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Arkansas House|By David Wasserman, October 21, 2013

GOP Rep. Tim Griffin's surprising decision to retire after two terms in the House moves our rating of Arkansas's 2nd CD from Solid Republican to Lean Republican. The last House incumbent to retire after less than three terms was Ohio Republican Steve Austria in 2012, who stepped down after redistricting eliminated his seat, which makes Griffin's choice all the more unusual.President Obama took...

National Politics|By Charlie Cook, October 21, 2013

Here’s a question for conservatives and Republicans: Going into the 2012 Election Day, or even in the last few days before Election Day, did you think Mitt Romney was going to win? A couple of months ago, did you think the strategy of threatening to shut down the government or prevent raising the debt ceiling, to force the outright repeal or defunding of Obamacare, would really work? Romney...

House Overview|By David Wasserman, October 17, 2013

Earlier this year, a senior House Democrat ribbed our pessimistic forecast for their 2014 prospects by suggesting, "Why can't you just say 'Democrats can't win a majority in the House, but Republicans can lose one?'" That admonition has never seemed more appropriate.Given the GOP-tilted nature of the congressional map and the dynamics of midterm turnout, we have always maintained that House...

House Overview|By David Wasserman, October 17, 2013

Mostly as a result of the damage House Republicans sustained during the 16-day government shutdown, we are making changes to our ratings in 15 House seats, all but one in Democrats' direction. Democrats still have a very uphill climb to a majority, and it's doubtful they can sustain this month's momentum for another year. But Republicans' actions have energized Democratic fundraising and...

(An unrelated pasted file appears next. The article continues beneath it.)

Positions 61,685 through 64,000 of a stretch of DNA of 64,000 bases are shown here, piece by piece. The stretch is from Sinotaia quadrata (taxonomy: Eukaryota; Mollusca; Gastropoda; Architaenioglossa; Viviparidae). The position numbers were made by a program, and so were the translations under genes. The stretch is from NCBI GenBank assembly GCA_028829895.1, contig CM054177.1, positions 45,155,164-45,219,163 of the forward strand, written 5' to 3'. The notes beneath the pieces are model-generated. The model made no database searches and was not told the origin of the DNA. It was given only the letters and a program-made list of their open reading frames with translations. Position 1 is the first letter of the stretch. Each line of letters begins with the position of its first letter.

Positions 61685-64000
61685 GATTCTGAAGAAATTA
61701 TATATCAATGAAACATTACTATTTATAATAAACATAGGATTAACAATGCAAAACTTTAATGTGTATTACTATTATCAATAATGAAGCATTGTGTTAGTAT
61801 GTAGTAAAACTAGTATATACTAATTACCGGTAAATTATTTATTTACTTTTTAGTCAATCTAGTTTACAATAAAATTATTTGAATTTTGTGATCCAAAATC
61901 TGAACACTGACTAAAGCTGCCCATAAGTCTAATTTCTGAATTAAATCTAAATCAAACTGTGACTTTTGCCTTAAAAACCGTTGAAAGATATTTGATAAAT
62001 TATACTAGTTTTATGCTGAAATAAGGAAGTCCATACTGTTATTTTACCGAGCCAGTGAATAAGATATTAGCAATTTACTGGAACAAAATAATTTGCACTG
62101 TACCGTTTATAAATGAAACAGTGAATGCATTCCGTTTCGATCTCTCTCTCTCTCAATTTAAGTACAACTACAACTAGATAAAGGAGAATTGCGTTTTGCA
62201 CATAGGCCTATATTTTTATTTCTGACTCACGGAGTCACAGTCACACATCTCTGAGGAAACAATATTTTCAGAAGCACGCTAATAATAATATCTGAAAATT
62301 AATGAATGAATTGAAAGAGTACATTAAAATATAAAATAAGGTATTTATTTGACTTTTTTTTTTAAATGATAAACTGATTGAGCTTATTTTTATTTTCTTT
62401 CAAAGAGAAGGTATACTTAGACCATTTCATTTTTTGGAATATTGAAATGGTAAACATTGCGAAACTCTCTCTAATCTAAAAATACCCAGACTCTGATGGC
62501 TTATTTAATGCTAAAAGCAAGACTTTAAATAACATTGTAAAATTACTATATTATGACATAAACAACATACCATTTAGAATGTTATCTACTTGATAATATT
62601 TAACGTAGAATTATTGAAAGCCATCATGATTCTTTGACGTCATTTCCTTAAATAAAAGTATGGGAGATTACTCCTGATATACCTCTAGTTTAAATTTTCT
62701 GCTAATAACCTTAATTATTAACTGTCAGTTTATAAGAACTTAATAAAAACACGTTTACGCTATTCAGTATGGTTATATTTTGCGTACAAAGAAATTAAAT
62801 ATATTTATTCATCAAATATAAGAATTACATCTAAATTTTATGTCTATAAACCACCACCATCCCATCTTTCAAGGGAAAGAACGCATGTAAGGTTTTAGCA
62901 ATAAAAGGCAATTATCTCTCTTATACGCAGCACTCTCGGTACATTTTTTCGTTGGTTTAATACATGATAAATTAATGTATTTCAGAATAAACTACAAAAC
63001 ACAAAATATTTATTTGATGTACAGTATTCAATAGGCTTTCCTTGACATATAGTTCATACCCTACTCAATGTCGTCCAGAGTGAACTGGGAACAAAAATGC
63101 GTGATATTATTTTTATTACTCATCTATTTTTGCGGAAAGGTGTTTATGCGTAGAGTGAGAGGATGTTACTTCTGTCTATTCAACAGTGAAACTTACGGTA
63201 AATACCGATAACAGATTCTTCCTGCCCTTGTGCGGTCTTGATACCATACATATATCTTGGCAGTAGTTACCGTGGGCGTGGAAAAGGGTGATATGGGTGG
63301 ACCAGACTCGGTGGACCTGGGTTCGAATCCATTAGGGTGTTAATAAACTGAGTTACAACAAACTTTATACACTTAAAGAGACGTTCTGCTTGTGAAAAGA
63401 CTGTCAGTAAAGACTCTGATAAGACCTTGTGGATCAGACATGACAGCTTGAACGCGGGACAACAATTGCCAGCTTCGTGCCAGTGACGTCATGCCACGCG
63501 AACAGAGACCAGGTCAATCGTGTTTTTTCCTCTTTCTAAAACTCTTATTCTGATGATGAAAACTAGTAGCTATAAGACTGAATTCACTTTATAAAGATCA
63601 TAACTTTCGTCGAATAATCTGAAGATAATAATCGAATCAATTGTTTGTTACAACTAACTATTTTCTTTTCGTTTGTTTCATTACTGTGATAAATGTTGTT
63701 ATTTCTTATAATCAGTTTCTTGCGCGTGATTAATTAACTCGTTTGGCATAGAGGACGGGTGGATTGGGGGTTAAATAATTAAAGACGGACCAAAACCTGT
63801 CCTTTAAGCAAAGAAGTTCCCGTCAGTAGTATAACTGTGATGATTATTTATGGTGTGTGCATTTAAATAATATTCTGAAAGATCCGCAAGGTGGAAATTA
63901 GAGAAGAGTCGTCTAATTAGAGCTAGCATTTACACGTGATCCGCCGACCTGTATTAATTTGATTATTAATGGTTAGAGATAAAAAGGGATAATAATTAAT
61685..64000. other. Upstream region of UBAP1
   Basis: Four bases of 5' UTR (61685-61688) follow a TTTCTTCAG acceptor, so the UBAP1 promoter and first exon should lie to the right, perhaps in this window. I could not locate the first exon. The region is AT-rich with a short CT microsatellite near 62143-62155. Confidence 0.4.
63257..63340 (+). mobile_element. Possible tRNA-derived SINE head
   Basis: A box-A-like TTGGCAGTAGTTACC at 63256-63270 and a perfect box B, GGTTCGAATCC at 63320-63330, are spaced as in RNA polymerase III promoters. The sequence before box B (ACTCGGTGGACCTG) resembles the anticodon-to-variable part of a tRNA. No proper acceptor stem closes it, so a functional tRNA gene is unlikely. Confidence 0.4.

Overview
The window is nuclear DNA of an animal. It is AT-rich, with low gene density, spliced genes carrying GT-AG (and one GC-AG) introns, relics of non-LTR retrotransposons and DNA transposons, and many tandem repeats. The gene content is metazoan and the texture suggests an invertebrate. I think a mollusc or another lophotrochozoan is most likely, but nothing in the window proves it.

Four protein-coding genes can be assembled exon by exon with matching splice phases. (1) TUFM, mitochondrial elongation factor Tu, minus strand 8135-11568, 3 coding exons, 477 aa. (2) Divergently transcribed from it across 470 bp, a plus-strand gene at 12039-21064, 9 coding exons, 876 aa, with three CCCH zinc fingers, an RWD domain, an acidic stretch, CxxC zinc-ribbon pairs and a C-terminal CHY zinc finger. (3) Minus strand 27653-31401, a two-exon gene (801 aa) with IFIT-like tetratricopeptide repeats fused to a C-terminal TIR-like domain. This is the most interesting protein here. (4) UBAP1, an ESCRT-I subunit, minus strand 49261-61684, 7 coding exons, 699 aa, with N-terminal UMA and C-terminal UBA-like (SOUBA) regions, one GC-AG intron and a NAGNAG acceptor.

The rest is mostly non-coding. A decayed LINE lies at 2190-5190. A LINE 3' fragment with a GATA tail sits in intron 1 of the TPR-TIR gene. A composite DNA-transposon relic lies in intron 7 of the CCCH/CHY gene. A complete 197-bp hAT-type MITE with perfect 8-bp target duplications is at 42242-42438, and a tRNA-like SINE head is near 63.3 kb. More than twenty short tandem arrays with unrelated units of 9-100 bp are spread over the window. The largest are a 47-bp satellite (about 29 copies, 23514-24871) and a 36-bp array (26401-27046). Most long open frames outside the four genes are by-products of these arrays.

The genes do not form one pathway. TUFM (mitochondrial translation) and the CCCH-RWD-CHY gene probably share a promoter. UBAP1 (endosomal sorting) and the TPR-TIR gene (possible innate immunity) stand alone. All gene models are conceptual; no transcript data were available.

National Politics|By Charlie Cook, October 17, 2013

Conservative icon and Yale graduate William F. Buckley was fond of saying, "I'd rather be governed by the first 2,000 names in the Boston telephone directory than by the faculty of Harvard." At this point I would take the first 535 names out of the Cincinnati phone book over the current Congress.

National Politics|By Amy Walter, October 16, 2013

By now it's clear we’ve got big problems with our political system. We also have lots of ideas for the causes of our current dysfunction. Redistricting! SuperPACS! Tea Party! The Media! What we haven't spent enough time talking about is a solution. If one of the biggest disincentives to compromise is the fact incumbents are more worried about placating their base than winning...

National Politics|By Charlie Cook, October 15, 2013

Google is a pretty amazing thing. The other day I was thinking about the government-shutdown mess and how it might be resolved, despite the element in the Republican Party, and specifically on Capitol Hill, that remains committed to extending the shutdown as a reasonable tactic in the war on big government. Most other Republicans, deep down, have real misgivings about all this, and know it's...

National Politics|By Charlie Cook, October 11, 2013

There is no question that the Republican Party’s brand is experiencing grievous damage. In fact, you would be quite believable if you were to suggest that the GOP has been making an active, masochistic effort to isolate itself from moderate, independent, and swing voters, further exacerbating all the problems with target constituencies that cost Mitt Romney the presidency and the GOP a national...

Florida House|By David Wasserman, October 9, 2013

GOP Rep. Bill Young's decision to retire after a staggering 22 terms creates the first Toss Up open seat House race of the 2014 cycle. Symbolically and mathematically, this is a setback for Republicans at a tricky time: Young is the longest-serving Republican in the House (first elected in 1970), recently came out for a "clean" continuing resolution, and is a proven political icon who thrives...